FIELDS TERMINATED BY ','
      STORED AS TEXTFILE;
OK
Time taken: 1.752 seconds

And let's load the data

hive> LOAD DATA INPATH '/user/irmak/baseballdata/Master.csv' OVERWRITE INTO TABLE Master;
Loading data to table default.master
Table default.master stats: [numFiles=1, numRows=0, totalSize=2422684, rawDataSize=0]
OK
Time taken: 1.166 seconds

And it's in! We now have a Hive table. The best part of hive is, when you make a query (that most of the time looks exactly like a sql query), Hive automatically creates the map and reduce tasks, runs them over the hadoop cluster, and gives you the answer, without you having to worry about any of it. If your question is easily represented in the form of a sql query, Hive will take care of all the dirty work for you. The table might be spread over thousands of computers, but you don't need to think hard about that at all.

Let's start easy. Let's find out how many players we have in this table.

hive> SELECT COUNT(playerid) FROM Master;
Query ID = hduser_20150311224646_00211363-82a3-49f0-aac2-b0d6abb4caf9
Total jobs = 1
Launching Job 1 out of 1
Number of reduce tasks determined at compile time: 1
In order to change the average load for a reducer (in bytes):
  set hive.exec.reducers.bytes.per.reducer=<number>
In order to limit the maximum number of reducers:
  set hive.exec.reducers.max=<number>
In order to set a constant number of reducers:
  set mapreduce.job.reduces=<number>
Job running in-process (local Hadoop)
Hadoop job information for Stage-1: number of mappers: 0; number of reducers: 0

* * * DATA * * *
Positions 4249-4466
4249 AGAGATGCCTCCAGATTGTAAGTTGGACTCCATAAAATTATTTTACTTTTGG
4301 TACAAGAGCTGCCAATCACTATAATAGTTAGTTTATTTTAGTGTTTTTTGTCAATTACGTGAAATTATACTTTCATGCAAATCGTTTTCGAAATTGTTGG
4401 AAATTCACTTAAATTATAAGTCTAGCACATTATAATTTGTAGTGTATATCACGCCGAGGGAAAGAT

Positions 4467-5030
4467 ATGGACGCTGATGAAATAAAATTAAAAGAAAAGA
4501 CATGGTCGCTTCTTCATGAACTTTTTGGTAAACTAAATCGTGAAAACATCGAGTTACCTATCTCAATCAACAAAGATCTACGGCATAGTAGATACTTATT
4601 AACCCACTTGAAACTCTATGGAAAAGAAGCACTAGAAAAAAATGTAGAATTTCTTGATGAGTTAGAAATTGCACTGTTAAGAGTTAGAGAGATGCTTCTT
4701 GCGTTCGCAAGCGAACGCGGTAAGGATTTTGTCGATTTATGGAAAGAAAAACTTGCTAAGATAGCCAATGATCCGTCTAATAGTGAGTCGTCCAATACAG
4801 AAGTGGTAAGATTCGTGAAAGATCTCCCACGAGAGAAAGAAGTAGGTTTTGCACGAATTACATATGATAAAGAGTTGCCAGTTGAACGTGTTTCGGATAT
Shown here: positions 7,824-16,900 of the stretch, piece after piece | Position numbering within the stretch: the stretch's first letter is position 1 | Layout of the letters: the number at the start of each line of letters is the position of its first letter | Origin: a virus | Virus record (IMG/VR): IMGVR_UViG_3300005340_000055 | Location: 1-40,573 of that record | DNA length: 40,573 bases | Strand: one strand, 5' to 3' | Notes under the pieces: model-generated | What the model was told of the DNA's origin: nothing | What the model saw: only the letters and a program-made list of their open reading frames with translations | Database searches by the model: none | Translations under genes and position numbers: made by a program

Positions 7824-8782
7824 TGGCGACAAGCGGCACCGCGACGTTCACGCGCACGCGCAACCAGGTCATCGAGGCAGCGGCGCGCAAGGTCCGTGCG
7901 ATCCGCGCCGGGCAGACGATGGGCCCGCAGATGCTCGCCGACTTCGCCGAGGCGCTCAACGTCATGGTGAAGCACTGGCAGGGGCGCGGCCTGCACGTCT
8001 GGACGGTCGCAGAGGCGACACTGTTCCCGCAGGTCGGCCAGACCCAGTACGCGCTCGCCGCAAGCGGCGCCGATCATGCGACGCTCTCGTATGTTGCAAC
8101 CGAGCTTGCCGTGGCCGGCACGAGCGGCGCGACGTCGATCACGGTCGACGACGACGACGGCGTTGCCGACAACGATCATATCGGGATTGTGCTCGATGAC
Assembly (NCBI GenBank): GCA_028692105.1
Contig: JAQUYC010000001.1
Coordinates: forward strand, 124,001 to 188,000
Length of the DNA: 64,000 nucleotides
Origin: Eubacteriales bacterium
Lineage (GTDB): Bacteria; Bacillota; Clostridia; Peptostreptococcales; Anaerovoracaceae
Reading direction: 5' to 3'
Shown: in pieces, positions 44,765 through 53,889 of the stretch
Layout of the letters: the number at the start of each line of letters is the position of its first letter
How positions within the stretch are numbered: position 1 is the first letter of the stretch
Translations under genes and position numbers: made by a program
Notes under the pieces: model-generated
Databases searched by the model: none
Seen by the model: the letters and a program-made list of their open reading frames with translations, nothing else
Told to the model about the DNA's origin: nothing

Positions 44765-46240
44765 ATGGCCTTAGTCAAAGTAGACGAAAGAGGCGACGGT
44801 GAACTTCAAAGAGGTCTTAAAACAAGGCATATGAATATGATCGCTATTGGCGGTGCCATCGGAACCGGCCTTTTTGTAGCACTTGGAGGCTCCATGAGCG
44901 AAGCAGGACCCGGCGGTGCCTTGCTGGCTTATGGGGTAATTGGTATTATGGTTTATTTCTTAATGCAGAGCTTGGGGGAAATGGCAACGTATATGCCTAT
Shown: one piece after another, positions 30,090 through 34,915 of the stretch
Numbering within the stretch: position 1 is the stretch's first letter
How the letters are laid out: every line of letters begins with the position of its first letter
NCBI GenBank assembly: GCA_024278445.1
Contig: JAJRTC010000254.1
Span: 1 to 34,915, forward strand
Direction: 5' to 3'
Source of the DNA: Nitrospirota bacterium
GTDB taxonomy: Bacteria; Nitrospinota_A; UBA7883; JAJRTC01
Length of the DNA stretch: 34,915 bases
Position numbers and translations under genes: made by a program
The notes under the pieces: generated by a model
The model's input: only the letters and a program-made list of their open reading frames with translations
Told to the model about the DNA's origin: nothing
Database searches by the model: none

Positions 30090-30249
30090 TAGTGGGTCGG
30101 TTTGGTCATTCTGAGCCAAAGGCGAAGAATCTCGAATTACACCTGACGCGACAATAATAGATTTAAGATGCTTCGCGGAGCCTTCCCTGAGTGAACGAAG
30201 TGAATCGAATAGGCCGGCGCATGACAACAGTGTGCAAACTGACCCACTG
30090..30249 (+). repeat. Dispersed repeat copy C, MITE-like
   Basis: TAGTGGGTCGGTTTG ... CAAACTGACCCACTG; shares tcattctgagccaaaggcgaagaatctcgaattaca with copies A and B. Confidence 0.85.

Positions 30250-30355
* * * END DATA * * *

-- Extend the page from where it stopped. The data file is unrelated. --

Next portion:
2015-03-11 22:46:52,488 Stage-1 map = 100%,  reduce = 100%
Ended Job = job_local747935831_0002
MapReduce Jobs Launched: 
Stage-Stage-1:  HDFS Read: 9690750 HDFS Write: 0 SUCCESS
Total MapReduce CPU Time Spent: 0 msec
OK
18354
Time taken: 2.424 seconds, Fetched: 1 row(s)

As you can see, hive reports on the job it is setting up and the map reduce tasks that job entails, reports on the progress, and finally gives the result: There are 18354 players.

Let's do something that would require more involved mapper and reducer functions, but is pretty straightforward with Hive. Let's get the weight distribution of the players in this table.

hive> SELECT weight, count(playerID) FROM Master GROUP BY weight;
Query ID = hduser_20150311223636_6eda794b-8400-4054-9fce-b1080af16f99
Total jobs = 1
Launching Job 1 out of 1
Number of reduce tasks not specified. Estimated from input data size: 1
In order to change the average load for a reducer (in bytes):
  set hive.exec.reducers.bytes.per.reducer=<number>
In order to limit the maximum number of reducers:
  set hive.exec.reducers.max=<number>
In order to set a constant number of reducers:
  set mapreduce.job.reduces=<number>
Job running in-process (local Hadoop)
Hadoop job information for Stage-1: number of mappers: 0; number of reducers: 0
2015-03-11 22:36:44,510 Stage-1 map = 0%,  reduce = 0%
2015-03-11 22:36:45,753 Stage-1 map = 100%,  reduce = 0%
2015-03-11 22:36:46,797 Stage-1 map = 100%,  reduce = 100%
Ended Job = job_local1584830750_0001
MapReduce Jobs Launched: 
Stage-Stage-1:  HDFS Read: 4845382 HDFS Write: 0 SUCCESS
Total MapReduce CPU Time Spent: 0 msec
OK
NULL    877
65  1
120 3
125 4
126 2
127 1
128 1
129 2
130 11
132 1
133 1
134 1
135 16
136 4
137 2
138 9
139 2
140 59
141 3
142 15
143 9
144 7
145 94
146 6
147 10
148 30
149 8
150 279
151 8
152 33
153 16
154 41
155 317
156 34
157 40
158 78
159 14
160 794
161 18
162 61
163 52
164 53
165 996
166 27
167 60
168 191
169 29